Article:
Petric J, Maver T, Conti G, Ucelli G

Virtual reality in the service of user participation in architecture

Abstract: The issue of user participation in the processes of building and urban design is enjoying renewed attention following its relative neglect over the last 20 years due, in large measure, to significant advances in emerging information technologies, particularly multimedia, virtual reality and internet technologies. This paper re-established the theoretical framework for participatory design evolved in the late sixties and early seventies as part of the movement towards a more explicit design methodology and attempts an explanation of why the concept failed to gain commitment from the architectural and urban design professionals. The paper then gives an account of two significant developments in the evolution of the application of information technologies with which the authors have been engaged. These are: i. a responsive and interactive interface to wholly immersive and realistic virtual reality representations of proposed buildings and urban neighbourhoods. ii. an intuitive and platform-independent VR modelling environment allowing collaborative evolution of the scheme from within the virtual world. The impact of these IT developments is demonstrated in the context of the design of a leisure facility for a community of users with physical impairment.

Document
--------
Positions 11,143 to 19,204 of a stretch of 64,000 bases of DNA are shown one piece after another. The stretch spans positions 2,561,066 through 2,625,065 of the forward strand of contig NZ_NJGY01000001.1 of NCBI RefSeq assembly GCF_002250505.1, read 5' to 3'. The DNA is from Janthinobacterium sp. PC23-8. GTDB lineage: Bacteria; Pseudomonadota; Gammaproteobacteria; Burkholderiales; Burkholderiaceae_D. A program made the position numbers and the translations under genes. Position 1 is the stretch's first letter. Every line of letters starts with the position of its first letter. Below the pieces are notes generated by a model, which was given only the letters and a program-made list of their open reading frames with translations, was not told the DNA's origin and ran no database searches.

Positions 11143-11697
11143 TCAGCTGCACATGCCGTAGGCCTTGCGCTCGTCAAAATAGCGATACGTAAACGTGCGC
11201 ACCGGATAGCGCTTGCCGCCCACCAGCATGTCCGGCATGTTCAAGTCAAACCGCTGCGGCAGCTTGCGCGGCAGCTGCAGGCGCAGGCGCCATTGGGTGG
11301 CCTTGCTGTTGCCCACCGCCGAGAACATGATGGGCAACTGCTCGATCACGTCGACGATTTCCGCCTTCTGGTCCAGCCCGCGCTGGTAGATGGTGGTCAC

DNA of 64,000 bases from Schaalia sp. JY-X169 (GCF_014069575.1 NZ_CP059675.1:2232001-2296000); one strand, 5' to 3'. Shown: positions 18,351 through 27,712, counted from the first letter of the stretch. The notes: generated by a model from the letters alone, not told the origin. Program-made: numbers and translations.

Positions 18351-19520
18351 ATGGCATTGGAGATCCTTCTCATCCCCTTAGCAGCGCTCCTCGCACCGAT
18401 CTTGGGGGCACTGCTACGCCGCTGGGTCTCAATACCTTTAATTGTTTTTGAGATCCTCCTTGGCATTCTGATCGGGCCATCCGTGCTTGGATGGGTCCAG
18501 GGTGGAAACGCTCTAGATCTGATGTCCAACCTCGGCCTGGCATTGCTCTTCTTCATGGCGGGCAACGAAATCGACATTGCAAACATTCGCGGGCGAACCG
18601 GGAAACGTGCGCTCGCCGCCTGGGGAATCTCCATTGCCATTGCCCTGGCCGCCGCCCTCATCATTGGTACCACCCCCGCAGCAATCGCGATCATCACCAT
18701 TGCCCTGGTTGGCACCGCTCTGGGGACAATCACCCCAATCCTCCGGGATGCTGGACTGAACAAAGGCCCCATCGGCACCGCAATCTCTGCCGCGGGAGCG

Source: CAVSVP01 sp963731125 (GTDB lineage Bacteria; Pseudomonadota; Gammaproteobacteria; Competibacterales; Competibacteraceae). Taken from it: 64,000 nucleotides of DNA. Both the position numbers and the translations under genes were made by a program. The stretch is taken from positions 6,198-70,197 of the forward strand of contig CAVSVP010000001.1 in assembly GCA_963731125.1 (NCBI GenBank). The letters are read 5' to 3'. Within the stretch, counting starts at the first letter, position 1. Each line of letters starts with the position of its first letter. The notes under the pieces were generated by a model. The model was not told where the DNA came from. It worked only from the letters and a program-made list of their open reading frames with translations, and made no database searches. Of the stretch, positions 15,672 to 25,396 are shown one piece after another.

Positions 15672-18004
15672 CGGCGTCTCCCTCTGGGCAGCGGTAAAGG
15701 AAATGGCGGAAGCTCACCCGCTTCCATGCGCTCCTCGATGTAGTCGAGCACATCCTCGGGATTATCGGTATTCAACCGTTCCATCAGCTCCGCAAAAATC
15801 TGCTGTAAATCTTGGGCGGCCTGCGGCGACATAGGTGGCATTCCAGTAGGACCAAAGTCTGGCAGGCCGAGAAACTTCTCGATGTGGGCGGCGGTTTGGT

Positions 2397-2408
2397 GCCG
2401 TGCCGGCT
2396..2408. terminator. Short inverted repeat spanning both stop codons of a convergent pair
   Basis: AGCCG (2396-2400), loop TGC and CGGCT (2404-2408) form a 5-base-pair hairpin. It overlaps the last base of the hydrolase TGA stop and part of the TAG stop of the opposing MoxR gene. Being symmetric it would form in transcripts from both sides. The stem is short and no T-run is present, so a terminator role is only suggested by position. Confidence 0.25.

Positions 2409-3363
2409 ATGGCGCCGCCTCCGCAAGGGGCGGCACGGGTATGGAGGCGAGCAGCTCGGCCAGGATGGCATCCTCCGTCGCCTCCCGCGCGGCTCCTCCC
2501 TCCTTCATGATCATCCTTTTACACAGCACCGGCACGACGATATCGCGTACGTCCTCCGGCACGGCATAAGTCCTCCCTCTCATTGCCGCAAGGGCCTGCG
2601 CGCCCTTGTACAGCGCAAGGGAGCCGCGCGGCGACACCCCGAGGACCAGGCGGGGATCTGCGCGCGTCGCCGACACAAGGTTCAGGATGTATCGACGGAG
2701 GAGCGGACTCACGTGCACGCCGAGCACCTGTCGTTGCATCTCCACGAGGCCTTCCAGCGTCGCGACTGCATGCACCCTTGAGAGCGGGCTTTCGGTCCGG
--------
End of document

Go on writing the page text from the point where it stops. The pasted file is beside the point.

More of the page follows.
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Full text: content.pdf (805,878 bytes) (available to registered users only)

Series: w78:2002 (browse)
Cluster: papers of the same cluster (result of machine made clusters)
Class: class.communication (0.037720) class.environment (0.037067) class.man-software (0.034126)
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Permission to reproduce these documents have been graciously provided by the Aarhus School of Architecture, Denmark. The assistnace of the editor, Prof. Kristian Agger, is gratefully aprecciated.